17-25 Segment 1: “Textalyzers” To Stop Texting While Driving

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American highways have become increasingly safe, but in the past three years, traffic fatalities have jumped by 14%. So, what’s the problem? Many say the culprit is texting and driving. According to AAA, 67% of Americans are guilty of this form of distracted driving. Ben Lieberman, co-founder of Distracted Operators Risk Casualties or DORC, has proposed that law enforcers use a “Textalyzer,” a kind of device that works like a Breathalyzer, but instead of measuring a driver’s intoxication, it measures their cell phone activity while driving.  

When Lieberman lost his son in a car accident, he suspected that there was more to the story than the driver falling asleep on the road. After obtaining the phone records of the driver, he discovered that the driver was texting throughout the drive. Lieberman says that while a drunk driver would be severely penalized for such an accident. The penalties for texting and driving are often as low as a $20 fine, and Lieberman also notes that there are currently states that don’t even have laws against texting and driving.

This led Lieberman to approach Cellebrite, a “mobile forensics” company that obtains digital data from cell phones, and together they developed a Textalyzer, a device that follows the same concept as a Breathalyzer; but instead of testing for alcohol, a Textalyzer can generate a report showing how many times a phone was accessed while driving.

While Cellebrite CEO, Jim Grady, and Ben Lieberman believe that the Textalyzer is ready for traffic enforcement, others disagree.  Rashida Richardson, Legislative Counsel for the American Civil Liberties Union of New York, believes that the Textalyzer infringes on the privacy and rights of others and brings up questions about racial disparity in how these laws are enforced.

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  • Ben Lieberman, founder, Distracted Operators Risk Casualties (DORCs) and Alliance Combatting Distracted Driving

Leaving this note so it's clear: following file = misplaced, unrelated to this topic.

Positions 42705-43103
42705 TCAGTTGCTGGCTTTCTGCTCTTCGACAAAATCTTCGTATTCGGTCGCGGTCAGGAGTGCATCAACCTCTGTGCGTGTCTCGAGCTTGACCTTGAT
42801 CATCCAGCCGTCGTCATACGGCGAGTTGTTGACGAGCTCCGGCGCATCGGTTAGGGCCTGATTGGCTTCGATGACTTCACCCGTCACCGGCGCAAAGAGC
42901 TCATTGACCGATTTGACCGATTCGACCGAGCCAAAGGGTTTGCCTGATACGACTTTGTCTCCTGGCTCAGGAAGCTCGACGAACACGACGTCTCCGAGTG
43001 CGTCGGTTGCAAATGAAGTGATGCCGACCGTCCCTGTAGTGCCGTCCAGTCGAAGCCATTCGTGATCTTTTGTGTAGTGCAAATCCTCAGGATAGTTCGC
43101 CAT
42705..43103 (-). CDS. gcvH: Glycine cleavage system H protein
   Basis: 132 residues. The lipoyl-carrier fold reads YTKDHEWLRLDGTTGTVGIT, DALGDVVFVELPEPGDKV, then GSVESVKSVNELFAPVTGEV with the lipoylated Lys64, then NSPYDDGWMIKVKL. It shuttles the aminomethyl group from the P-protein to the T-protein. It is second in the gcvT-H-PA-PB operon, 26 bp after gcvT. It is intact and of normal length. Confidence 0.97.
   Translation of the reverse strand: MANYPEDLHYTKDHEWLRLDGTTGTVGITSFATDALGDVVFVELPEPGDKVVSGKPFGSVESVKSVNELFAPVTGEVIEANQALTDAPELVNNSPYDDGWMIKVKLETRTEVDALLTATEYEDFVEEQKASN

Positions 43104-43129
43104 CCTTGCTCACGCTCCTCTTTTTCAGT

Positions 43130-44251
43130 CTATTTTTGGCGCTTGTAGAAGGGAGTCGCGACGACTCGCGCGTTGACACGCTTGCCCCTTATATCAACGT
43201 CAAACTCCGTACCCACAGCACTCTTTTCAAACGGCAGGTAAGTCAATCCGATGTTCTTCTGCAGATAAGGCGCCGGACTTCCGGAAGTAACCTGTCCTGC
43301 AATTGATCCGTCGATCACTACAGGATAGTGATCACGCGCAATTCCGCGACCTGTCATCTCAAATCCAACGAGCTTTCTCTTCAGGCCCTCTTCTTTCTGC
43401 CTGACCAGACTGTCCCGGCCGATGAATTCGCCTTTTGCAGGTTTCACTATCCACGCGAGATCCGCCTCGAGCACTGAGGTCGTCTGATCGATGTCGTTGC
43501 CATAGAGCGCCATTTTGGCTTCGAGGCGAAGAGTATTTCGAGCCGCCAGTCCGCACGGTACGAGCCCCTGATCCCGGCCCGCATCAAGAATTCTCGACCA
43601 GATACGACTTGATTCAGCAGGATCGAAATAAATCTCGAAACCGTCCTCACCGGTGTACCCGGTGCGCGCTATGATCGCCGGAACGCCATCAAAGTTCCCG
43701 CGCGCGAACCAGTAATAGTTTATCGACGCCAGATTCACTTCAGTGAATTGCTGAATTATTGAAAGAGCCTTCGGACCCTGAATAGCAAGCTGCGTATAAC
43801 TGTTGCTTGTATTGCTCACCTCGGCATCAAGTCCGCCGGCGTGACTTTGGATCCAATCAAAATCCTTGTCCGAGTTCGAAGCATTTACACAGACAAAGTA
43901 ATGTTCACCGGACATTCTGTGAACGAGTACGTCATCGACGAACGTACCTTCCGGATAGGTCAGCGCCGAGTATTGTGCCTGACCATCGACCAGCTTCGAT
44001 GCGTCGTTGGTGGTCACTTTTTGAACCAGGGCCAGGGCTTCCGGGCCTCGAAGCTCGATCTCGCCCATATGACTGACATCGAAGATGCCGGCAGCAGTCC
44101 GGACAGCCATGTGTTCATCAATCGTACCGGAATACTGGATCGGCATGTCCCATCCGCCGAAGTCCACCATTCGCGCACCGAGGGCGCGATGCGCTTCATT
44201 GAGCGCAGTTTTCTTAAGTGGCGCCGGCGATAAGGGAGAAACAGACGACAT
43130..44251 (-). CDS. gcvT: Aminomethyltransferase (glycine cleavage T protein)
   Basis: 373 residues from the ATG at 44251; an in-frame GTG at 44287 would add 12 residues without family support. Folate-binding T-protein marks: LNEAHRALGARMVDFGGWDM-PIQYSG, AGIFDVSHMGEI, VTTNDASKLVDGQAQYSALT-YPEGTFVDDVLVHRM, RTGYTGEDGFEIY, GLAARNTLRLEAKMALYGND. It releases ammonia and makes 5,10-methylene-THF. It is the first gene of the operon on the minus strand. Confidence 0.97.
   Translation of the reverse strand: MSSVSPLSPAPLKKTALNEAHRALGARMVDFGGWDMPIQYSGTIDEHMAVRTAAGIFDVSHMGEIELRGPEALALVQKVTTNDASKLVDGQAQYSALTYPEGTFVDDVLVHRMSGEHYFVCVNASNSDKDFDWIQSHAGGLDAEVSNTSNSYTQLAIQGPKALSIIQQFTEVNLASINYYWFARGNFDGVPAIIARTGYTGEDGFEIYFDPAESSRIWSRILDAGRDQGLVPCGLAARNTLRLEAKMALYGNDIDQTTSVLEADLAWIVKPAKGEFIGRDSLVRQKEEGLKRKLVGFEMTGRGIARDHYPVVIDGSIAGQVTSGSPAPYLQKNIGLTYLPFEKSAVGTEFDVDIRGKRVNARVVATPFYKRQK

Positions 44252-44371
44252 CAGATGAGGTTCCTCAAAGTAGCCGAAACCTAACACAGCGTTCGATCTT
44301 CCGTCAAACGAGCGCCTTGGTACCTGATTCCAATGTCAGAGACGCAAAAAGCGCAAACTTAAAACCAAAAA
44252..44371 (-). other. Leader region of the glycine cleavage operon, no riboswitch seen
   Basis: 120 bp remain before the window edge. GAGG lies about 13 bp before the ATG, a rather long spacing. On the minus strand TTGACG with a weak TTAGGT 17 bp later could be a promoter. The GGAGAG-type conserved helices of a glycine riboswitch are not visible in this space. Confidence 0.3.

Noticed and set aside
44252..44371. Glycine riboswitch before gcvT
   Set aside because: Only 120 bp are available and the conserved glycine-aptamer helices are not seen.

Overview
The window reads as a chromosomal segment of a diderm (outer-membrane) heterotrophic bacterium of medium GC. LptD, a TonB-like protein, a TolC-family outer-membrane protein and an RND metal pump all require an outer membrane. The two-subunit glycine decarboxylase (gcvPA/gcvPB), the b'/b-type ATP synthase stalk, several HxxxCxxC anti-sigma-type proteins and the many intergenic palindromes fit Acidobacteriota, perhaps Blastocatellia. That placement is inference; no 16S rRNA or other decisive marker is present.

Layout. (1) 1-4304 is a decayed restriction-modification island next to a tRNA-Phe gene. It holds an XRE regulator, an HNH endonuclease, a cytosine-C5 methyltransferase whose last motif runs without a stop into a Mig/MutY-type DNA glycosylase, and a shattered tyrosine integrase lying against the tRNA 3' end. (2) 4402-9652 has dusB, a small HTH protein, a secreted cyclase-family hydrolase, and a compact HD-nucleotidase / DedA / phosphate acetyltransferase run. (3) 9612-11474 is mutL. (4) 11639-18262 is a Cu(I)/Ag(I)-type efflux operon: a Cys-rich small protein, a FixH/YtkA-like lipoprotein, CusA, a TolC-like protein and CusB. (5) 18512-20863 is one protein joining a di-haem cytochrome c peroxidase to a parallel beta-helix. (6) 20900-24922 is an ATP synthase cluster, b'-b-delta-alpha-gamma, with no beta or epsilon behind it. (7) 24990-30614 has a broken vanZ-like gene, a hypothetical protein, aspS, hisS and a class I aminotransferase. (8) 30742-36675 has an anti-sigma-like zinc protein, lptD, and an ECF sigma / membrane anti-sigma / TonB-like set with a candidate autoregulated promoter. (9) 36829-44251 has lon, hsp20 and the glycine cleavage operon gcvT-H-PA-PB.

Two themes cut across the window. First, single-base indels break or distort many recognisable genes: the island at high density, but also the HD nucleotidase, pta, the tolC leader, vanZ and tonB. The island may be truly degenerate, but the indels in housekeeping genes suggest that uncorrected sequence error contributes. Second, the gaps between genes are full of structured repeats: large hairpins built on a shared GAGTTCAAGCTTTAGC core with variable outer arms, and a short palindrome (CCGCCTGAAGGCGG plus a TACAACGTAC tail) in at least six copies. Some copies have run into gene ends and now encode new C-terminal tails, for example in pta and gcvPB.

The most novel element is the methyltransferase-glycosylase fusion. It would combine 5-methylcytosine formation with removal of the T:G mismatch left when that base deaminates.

• Jim Grady, CEO Cellebrite, Inc.
  • Rashida Richardson, Legislative Counsel, American Civil Liberties Union of New York

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17-25 Segment 2: Household Chemicals

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We live in a world filled with synthetic chemicals, and Americans are exposed to upwards of 100 chemicals each day. Whether it be in our clothing, our electronics, or the toys our children play with, chemicals are ever-present and not all are safe. According to Ken Guiser, Professor of Work Environment at the University of Massachusetts Lowell and author of Chemicals Without Harm: Policies for a Sustainable World, we are often exposed to dangerous chemicals, although usually only to a very low amount. Yet we are still at risk when those chemicals become present in our homes, schools and workplaces.

It’s a common assumption among consumers that the government regulates and prohibits all dangerous or unusable chemicals, but Guiser says that’s not the case. He explains, “The way our market works, products come on to the market; the government does not test those products. They are maybe tested by product manufacturers, but those test results are often proprietary; we don’t know what they are. We often don’t even know what the chemicals are in products. The government just doesn’t have the capacity or the authority to really test hundreds and hundreds of chemicals.” Due to our free market economy, the government is not able to place many restrictions on companies and businesses, including those that would typically call for product testing. The Environmental Protection Agency (or EPA) has introduced measures in the past to limit how many chemicals are leaked into our air and water, but the industry is expected to police itself on the manufacturing of products.

Guiser blames the presence of these unsafe products on a lack of information; no one has really done the research. There are approximately 87,000 chemicals in production in the United States, but of the 2,300 that the EPA conducted research on, only 138 have ever received full testing.

Outside of the United States, the reality is quite different. The European Union has released a list of 2,000 chemicals which they consider to be of concern. Guiser advises that following a European approach would be highly beneficial, and that products supplied to both Europe and the U.S. have become safer due to higher E.U. standards.

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  • Ken Geiser, Emeritus Professor of Work Environment, University of Massachusetts, Lowell, and author, Chemicals Without Harm: Policies for a Sustainable World

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